DPP v McCormack

 
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2000 WJSC-CCA 3024

THE COURT OF CRIMINAL APPEAL

Barron J.

Budd J.

Kearns J.

116/99 718 CJA/99
DPP v. MCCORMACK
THE DIRECTOR OF PUBLIC PROSECUTIONS
v.
THOMAS McCORMACK

Synopsis:

Criminal Law

Sexual assault; sentencing; appellant had been convicted of aggravated sexual assault and attempted rape and had been sentenced to three years imprisonment with the last two years unconditionally suspended; appellant appealing against sentence and Director also appealing on the grounds that such sentence is unduly lenient; whether a custodial sentence is mandatory in the absence of a statutory direction to that effect; whether, having regard to the mitigating factors in the case, a custodial sentence was required in the instant case.

Held: Appeal allowed; appeal by D.P.P. refused.

D.P.P. v. McCormack - CCA: Barron J. - 10/04/2000 - [2000] 4 IR 356

1

Judgment of the Court delivered on 10th day of April 2000 by Barron J.

2

This is an appeal by the appellant against sentences of three years imprisonment upon a count of aggravated sexual assault and one of attempted rape both to run concurrently and with the last two years unconditionally suspended. There is also a cross-appeal by the Director of Public Prosecutions upon the ground that such sentence is unduly lenient.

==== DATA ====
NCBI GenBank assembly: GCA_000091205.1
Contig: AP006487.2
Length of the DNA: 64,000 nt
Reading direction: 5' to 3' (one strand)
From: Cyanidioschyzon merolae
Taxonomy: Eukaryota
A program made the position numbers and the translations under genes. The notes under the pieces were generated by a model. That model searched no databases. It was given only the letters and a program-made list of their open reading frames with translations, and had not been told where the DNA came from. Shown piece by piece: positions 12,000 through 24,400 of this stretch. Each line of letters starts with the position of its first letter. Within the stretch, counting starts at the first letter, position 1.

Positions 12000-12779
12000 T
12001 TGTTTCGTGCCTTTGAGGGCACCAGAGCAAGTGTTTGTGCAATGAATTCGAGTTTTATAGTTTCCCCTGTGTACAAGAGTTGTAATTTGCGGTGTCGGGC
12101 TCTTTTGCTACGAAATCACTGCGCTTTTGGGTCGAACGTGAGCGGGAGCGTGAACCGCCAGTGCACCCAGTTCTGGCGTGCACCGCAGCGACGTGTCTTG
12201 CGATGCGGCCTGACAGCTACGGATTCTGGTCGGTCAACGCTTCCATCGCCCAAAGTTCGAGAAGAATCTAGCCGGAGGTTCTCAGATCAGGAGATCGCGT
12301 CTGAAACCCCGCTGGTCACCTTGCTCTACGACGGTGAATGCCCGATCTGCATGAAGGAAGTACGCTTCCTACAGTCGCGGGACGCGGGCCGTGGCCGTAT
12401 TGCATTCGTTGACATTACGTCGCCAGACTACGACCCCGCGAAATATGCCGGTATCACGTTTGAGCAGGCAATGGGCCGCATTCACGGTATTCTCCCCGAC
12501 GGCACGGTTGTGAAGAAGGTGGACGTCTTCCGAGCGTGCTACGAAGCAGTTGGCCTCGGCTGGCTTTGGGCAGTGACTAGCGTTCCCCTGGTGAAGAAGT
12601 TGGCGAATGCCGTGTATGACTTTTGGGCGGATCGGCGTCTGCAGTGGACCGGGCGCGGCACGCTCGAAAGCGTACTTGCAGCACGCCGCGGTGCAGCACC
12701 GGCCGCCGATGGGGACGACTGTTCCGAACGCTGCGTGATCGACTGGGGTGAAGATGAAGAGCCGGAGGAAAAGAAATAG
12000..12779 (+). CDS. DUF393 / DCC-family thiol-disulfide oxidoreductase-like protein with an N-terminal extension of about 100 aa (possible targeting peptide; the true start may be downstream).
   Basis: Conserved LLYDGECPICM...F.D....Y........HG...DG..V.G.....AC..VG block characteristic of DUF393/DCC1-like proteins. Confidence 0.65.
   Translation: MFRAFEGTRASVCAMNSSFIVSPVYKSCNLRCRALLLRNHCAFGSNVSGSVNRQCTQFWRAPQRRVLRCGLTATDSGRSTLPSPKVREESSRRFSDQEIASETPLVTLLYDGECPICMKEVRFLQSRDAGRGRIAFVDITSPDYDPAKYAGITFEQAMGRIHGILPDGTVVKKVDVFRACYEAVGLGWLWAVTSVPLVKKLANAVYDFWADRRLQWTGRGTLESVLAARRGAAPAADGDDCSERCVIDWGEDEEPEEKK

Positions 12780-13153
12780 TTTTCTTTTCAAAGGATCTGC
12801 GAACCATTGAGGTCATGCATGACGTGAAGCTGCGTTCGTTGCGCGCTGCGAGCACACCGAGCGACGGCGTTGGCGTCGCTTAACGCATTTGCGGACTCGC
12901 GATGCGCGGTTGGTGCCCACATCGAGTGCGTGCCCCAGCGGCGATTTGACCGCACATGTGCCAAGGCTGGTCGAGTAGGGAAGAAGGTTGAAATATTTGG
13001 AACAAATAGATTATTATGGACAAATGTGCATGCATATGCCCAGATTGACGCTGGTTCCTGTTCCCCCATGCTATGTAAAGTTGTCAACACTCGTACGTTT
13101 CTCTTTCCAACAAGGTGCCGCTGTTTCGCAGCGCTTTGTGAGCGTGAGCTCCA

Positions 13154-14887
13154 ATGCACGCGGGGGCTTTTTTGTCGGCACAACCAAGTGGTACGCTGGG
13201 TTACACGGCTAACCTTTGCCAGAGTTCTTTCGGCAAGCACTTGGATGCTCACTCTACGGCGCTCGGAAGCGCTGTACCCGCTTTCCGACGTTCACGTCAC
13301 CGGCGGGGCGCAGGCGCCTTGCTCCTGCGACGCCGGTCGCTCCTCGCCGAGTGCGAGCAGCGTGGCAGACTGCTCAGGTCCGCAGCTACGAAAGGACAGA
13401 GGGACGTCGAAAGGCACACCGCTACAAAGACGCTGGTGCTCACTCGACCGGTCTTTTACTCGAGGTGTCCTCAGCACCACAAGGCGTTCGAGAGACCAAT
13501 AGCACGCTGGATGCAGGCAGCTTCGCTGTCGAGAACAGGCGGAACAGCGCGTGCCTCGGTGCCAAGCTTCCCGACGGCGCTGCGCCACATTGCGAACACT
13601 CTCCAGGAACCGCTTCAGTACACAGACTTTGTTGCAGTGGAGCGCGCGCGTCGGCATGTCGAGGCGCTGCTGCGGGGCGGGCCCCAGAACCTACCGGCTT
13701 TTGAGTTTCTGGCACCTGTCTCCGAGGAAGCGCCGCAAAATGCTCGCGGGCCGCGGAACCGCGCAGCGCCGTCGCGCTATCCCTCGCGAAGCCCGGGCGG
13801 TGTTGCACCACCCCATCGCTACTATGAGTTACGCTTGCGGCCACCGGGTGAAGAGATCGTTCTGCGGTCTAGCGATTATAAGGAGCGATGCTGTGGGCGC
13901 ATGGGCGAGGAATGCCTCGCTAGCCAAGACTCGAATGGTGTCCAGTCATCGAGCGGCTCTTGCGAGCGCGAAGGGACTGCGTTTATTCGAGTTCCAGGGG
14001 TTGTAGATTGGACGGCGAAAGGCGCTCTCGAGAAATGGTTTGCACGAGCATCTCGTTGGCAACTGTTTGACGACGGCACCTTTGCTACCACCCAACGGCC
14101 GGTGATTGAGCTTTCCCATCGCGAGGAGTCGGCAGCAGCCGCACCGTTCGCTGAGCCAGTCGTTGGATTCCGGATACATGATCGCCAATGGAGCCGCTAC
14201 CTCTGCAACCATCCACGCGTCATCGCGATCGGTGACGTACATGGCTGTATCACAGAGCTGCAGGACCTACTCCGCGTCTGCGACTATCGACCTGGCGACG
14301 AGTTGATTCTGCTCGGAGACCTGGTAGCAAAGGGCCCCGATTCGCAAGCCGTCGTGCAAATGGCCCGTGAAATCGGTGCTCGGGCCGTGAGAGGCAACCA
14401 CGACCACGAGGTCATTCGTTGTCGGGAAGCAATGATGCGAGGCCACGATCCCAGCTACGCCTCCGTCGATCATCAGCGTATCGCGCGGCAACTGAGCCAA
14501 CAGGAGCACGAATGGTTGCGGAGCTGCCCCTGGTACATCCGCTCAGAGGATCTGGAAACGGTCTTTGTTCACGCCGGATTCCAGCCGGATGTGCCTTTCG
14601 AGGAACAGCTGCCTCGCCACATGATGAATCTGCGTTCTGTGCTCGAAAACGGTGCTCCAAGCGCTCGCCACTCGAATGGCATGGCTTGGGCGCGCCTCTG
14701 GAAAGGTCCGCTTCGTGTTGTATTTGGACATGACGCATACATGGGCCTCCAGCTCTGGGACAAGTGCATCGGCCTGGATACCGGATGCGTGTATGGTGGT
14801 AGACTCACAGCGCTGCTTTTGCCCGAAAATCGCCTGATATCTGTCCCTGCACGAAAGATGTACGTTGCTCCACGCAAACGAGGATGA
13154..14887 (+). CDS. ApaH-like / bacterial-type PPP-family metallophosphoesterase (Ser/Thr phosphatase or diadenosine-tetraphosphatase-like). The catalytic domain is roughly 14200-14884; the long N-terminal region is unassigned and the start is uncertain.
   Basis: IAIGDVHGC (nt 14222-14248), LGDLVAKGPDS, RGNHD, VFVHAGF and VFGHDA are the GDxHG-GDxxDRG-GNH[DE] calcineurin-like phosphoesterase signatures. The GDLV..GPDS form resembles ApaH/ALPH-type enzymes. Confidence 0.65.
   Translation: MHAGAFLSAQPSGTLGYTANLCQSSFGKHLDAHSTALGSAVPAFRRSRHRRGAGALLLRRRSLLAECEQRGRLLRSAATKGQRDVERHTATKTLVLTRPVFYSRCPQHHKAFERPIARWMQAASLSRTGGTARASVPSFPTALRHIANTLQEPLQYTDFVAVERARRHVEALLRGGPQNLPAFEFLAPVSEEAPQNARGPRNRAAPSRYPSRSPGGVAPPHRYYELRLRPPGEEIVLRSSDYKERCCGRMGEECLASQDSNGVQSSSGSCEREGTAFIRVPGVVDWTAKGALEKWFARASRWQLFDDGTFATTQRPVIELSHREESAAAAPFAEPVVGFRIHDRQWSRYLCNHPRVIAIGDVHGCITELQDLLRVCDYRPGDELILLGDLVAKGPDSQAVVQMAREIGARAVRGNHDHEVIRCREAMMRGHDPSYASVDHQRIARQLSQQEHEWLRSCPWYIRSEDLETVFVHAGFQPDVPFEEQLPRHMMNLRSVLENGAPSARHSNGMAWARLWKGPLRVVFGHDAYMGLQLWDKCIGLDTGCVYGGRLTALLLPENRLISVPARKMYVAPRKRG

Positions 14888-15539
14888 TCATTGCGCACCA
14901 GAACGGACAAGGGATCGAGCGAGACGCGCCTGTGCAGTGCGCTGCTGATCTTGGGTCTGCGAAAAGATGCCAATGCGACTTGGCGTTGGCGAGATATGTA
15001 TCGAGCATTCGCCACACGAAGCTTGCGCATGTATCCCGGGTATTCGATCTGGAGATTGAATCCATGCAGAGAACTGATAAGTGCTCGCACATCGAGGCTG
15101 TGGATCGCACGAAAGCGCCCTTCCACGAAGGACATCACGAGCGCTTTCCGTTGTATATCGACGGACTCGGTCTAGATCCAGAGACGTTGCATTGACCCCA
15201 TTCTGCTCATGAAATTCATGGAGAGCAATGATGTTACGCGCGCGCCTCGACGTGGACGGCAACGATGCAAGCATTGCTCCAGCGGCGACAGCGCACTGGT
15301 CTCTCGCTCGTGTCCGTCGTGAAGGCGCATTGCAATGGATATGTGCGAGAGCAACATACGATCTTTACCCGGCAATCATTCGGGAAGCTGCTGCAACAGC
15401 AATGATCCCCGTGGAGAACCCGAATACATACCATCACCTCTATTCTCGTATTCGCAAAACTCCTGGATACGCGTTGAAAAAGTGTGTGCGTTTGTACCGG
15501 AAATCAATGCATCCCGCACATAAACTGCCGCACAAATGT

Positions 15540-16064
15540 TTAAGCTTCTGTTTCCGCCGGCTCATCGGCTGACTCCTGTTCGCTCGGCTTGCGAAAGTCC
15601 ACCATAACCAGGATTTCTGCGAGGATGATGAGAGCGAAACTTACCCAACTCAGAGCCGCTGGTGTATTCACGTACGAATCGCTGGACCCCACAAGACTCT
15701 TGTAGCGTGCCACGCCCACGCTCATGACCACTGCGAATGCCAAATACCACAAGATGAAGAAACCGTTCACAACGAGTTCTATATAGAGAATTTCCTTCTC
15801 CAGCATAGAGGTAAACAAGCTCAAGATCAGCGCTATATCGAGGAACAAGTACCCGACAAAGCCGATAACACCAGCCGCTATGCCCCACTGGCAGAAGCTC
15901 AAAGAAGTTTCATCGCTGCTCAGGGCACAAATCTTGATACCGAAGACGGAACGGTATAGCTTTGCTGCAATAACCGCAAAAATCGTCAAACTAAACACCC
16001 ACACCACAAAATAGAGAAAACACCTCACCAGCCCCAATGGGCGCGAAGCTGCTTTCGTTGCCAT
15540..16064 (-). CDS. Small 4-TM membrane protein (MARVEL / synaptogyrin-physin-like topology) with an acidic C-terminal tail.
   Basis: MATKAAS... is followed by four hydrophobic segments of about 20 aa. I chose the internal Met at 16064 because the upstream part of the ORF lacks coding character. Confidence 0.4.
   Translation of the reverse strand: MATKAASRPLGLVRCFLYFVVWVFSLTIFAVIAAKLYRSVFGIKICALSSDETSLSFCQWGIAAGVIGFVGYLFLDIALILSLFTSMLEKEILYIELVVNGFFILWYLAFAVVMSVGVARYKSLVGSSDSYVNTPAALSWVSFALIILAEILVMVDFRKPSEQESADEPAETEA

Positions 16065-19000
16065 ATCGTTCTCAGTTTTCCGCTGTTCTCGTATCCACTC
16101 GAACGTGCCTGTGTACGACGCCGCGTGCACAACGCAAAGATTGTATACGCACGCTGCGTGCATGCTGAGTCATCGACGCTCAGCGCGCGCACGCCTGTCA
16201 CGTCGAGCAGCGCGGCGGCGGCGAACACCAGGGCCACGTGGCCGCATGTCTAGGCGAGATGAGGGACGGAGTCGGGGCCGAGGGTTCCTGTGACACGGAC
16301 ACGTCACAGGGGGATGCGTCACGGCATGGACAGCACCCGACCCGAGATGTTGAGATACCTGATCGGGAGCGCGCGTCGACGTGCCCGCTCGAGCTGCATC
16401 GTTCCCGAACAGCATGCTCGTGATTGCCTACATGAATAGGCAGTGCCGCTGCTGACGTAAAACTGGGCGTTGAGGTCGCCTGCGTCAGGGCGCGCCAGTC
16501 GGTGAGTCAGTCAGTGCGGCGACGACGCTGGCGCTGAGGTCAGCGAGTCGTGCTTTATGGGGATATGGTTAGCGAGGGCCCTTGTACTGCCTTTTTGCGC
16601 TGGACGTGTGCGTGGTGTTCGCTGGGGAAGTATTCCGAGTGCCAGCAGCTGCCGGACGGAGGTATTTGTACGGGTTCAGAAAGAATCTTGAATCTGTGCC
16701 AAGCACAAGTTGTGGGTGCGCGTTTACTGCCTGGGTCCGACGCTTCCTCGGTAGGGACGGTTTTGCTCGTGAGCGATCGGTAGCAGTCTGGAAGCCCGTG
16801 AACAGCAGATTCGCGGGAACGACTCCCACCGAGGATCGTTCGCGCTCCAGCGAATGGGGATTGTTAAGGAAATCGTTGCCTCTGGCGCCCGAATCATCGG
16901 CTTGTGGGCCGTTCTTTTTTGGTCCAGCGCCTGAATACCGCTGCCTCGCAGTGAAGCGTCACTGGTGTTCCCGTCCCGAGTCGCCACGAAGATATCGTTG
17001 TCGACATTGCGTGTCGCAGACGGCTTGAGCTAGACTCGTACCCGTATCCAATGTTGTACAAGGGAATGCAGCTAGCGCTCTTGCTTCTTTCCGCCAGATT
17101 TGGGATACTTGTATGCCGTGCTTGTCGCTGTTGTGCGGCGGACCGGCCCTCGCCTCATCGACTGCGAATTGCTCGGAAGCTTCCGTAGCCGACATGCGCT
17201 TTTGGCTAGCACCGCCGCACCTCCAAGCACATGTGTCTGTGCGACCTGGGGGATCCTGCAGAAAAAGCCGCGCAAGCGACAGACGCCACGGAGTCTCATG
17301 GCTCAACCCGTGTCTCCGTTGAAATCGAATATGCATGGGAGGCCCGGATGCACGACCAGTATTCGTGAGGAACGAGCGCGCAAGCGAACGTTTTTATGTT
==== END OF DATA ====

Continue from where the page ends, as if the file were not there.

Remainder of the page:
3

The events leading to the prosecution occurred in the early hours of the morning of the 21st June, 1997. They took place in a county town. Both parties had attended a disco in a local hotel. The appellant who had attained his seventeenth birthday some two weeks before went to the disco with male friends from work who were roughly ten years his senior. The victim of the assault was approaching her twenty-second birthday and had gone to the disco with some female friends. They met at the disco and had not previously known each other.

4

They were obviously attracted to each other. The appellant had had more to drink than was good for him and it is likely that the conduct of the victim was influenced by a similar cause. In any event, they engaged in mild intimacies on the dance floor. They went outside where these intimacies increased in character. They were told to leave the premises and after they had done so, it was said by the appellant's counsel that the evidence which...

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